While Sweden’s vast swathes of forests and coastlands are populated with creatures that range from majestic elk to skittish lynx, it can be hard to spot these quick animals - so it’s important to know where to look. Travel with Best Served Scandinavia, however, and you'll enjoy a tailor-made holiday to Sweden's great outdoors with guides who know the landscape and can help you track the animals you've come to see.

Wildlife throughout Sweden

Elk, often considered Sweden's national animal, are always high on any list of Swedish wildlife to see. Indeed, they can be found the length and breadth of the country although they’re often well hidden away in forests. It’s often said, however, that you’re most likely to see them when you’re driving the backcountry lanes but to ensure sightings, head to Skinnskatteberg just outside of Stockholm, where elk-watching tours have a near 100% success rate. Sweden is also home to one of the hardest mammals to spot: the lynx. They’re the largest cat in Europe and prey on reindeer in the north and roe deer in the south. They’re most active at dawn and dusk so keep your eyes peeled whenever the sun is low.

Wolves and beavers in Central Sweden

Central Sweden is scored by lakes, tributaries and rivers making it an ideal habitat for beavers. Look out for their distinctive bite marks on trees and take to the waters themselves for the best chances of spotting them. After almost being hunted to their extinction in the late 1800s – when a secretion of its scent gland was believe to have medicinal properties – a thriving population of some 150,000 now exists in the wild. Central Sweden is also home to the majority of the country’s wolves as the reindeer herding business in the north has seen them forced south.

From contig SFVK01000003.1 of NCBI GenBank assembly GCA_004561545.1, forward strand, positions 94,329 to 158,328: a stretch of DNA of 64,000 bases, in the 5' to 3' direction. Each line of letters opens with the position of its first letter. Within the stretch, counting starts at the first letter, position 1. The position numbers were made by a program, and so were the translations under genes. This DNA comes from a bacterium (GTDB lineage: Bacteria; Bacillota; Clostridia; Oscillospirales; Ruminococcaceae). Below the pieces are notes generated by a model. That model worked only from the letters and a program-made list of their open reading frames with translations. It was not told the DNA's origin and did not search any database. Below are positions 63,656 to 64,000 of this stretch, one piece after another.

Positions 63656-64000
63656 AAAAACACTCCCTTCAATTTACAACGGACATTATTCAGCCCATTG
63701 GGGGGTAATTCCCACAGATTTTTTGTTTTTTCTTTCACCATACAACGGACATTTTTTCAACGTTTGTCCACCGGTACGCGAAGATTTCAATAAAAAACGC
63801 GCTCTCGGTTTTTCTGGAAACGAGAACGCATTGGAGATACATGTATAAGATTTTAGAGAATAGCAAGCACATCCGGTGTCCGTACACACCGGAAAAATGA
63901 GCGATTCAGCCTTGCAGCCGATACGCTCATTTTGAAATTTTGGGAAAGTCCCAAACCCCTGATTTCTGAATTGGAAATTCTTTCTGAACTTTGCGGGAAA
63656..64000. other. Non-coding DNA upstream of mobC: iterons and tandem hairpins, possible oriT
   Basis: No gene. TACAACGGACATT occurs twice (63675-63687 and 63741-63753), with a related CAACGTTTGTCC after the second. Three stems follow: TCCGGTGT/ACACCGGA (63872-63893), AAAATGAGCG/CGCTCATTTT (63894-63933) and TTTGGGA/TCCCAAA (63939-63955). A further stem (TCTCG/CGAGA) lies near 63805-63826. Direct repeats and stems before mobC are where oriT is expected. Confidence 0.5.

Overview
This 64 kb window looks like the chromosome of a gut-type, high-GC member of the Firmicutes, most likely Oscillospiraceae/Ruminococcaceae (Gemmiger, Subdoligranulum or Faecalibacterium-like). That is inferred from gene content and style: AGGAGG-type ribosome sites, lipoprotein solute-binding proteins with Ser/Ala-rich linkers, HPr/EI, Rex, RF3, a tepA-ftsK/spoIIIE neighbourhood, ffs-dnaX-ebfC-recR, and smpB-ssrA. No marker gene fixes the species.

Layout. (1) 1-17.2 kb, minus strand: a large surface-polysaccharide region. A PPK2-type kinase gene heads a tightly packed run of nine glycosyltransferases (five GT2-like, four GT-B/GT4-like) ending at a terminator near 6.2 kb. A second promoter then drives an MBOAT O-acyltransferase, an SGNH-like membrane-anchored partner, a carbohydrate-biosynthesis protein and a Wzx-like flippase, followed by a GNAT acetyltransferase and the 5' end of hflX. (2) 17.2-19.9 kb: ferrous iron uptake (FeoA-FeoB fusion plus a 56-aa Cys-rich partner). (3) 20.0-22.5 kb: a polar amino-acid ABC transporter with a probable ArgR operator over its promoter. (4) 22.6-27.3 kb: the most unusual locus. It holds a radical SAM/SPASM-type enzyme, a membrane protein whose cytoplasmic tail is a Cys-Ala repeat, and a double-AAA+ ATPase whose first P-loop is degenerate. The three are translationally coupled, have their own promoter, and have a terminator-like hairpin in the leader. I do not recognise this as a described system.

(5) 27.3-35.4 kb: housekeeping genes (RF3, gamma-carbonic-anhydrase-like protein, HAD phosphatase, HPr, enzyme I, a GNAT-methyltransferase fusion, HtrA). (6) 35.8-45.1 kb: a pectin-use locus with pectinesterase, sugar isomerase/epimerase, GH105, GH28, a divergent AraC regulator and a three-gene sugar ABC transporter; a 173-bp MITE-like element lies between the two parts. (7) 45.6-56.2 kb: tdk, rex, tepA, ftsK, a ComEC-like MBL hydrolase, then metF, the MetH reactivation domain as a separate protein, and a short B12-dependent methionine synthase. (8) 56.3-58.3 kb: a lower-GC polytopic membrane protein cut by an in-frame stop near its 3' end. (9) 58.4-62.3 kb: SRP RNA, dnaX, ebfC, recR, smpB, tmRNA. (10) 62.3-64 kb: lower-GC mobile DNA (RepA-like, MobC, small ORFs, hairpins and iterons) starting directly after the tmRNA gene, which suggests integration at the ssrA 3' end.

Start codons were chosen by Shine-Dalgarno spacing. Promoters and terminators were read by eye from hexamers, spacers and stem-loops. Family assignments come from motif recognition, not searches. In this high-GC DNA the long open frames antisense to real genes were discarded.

Northern Sweden and Swedish Lapland

The magnificent brown bear calls the chilly north and centre of Sweden home. However, thanks to a shy temperament and relatively low numbers, it’s worth looking into a professional wildlife tracker in order to get a sighting of them. An even rarer sight is the Arctic fox; tucked away in Sweden’s northwest, its numbers have dwindled to just a few hundred. Head to the mountains of Jämtland where the Arctic fox shares its grounds with reindeer, lemmings and even wolverines.

The rivers of northern Sweden also host indigenous otters as conservation efforts in the south are helping to grow numbers. Perhaps make your way to the frozen coastal inlets in winter to spot whole families playing on the ice. And in Swedish Lapland, where the Northern Lights rule the winter, there are plenty of opportunities to ride on a dog sled pulled by huskies and discover a world beyond anywhere you've explored before.


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